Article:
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Sierra Madre's Rock 'n' Roll Legend, Frank Simes

Between gigs in Quebec City and Minnesota, Simes sits down in his Sierra Madre home to talk about his storied music career, collaboration with The Who, and his life in Sierra Madre.

Inside a sunny basement studio perched atop a hill in the Sierra Madre Canyon, Frank Simes spends up to 16 hours at a stretch recording, composing, and arranging music. As the musical director for British band The Who, this is where he scored the legendary songs for their upcoming tour Quadrophenia.

A Grammy-nominated and platinum record awarded musician who was born to an American father and Japanese mother in Tokyo, Simes spent his formative years in Japan, and moved to Los Angeles as a teenager.

When his father, formerly a legal attaché to General Douglas MacArthur in the U.S. Army, retired as a Colonel from the military, Simes and his father traveled mostly by train and ship westward across the globe from Japan to southern California, via the Sea of Japan, the Trans-Siberian railroad, and the Baltic Sea. After another long train trip, this time from Boston to California, Simes moved in with a group of friends, and enrolled himself in tenth grade at Fairfax High School in Los Angeles.

These days, Simes, age 55, travels constantly on tours with members of The Who, Don Felder of the Eagles, and performs with his own band. He’s already booked up for the rest of the year: gigs from Niagara Falls to the Bahamas, rehearsals in London this fall, and a 36-city tour of North America with The Who, which kicks off in Florida this November.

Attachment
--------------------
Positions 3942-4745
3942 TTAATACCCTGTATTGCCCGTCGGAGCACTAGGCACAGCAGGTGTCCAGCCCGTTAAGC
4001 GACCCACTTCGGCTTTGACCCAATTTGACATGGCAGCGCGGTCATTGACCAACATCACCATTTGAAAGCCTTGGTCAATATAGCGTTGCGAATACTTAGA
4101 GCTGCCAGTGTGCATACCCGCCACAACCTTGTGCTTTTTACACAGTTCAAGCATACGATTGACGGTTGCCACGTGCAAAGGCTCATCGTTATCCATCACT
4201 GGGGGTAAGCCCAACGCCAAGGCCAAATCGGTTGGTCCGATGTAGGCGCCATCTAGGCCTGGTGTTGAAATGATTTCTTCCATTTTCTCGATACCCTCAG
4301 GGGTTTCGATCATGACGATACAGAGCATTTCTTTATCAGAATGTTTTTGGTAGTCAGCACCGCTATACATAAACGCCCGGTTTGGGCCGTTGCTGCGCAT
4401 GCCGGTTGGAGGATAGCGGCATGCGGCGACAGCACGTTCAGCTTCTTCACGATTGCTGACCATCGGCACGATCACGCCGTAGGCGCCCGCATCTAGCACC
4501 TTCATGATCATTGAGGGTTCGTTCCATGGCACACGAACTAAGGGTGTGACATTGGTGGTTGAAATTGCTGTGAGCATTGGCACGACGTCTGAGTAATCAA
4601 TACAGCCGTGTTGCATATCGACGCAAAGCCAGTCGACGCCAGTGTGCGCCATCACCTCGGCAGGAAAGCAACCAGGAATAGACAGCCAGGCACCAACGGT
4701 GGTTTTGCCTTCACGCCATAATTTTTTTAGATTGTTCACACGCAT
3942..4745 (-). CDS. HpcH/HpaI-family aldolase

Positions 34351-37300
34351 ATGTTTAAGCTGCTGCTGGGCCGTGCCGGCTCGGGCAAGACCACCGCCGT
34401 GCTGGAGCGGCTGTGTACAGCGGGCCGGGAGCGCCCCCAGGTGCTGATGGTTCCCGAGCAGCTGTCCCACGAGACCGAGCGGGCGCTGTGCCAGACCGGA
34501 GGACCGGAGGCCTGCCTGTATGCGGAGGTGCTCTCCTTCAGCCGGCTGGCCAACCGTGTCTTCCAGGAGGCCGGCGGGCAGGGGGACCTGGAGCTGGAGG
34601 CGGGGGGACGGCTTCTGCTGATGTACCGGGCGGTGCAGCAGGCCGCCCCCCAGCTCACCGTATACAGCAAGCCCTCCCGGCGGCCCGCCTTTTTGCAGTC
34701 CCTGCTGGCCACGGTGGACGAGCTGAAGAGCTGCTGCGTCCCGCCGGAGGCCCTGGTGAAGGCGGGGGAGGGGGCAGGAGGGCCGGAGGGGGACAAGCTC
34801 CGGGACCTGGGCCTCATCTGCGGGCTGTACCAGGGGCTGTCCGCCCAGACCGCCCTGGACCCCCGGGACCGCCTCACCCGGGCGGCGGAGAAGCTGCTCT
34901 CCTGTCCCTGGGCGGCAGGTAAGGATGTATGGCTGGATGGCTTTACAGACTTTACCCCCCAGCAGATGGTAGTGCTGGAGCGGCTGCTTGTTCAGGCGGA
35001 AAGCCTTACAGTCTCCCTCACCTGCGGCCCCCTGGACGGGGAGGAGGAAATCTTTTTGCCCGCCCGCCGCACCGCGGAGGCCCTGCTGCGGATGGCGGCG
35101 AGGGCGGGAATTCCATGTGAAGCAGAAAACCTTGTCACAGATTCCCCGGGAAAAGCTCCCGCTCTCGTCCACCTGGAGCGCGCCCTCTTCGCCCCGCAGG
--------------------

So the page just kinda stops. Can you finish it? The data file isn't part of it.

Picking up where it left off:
Simes is no stranger to playing huge crowds, from festivals to arenas, and he’s taken the stage in front of 200,000 people. He’s also sung with dozens of music legends, and he’ll never forget his moment singing “Hey Jude” on stage with Paul McCartney, George Harrison, and Ringo Starr at the Hollywood Bowl in 1993.

Childhood Intro to Rock 'n' Roll

Simes’ father, a Harvard graduate from New Hampshire and a multi-lingual career lawyer, and his mother, a charismatic model and music-lover from Tokyo, raised the budding musician in a custom-designed house on top of a hill in Tokyo, surrounded by a peaceful Japanese garden.

Simes picked up a guitar at age 10, when he got one as a Christmas present. “I began teaching myself how to play it,” he said. His mother, a fan of R&B and soul music, and his sister, who listened to jazz, imbued him with a love of music. “I grew up on R&B and rock 'n' roll,” he said.

The watershed moment came when Simes saw "Woodstock" on the silver screen at age 14.

“When the movie of Woodstock came out, I went to see it at a Japanese theater, and I was enthralled,” he said. “I went to see the movie eight times. I was mesmerized by the whole movie, and I wanted to be part of that culture.”

Of all the bands playing Woodstock, one group really blew him away. “I wanted to jump into that film, and just play with The Who.” It was their “explosive energy and the originality of the music itself,” that really appealed to him, he said.

Those days, he and a few friends from his American public school on the U.S. Army base in Tokyo, played some of The Who’s music in a band they called Siddhartha.

He didn’t know that 32 years later, in a nightclub in West Los Angeles, he’d meet and actually play with Roger Daltrey, lead singer of The Who.

Meeting Roger

By the early-2000’s, Simes had become a successful musician in Los Angeles, writing hundreds of songs for film and television, touring with Don Henley of the Eagles as his band leader, and playing with Mick Jagger, Stevie Nicks, and other greats.

One day, Simes received a call from a mutual friend saying that Daltrey was looking for a guitarist for his charity band. Simes went down to a rehearsal space in West LA with his guitar and amp.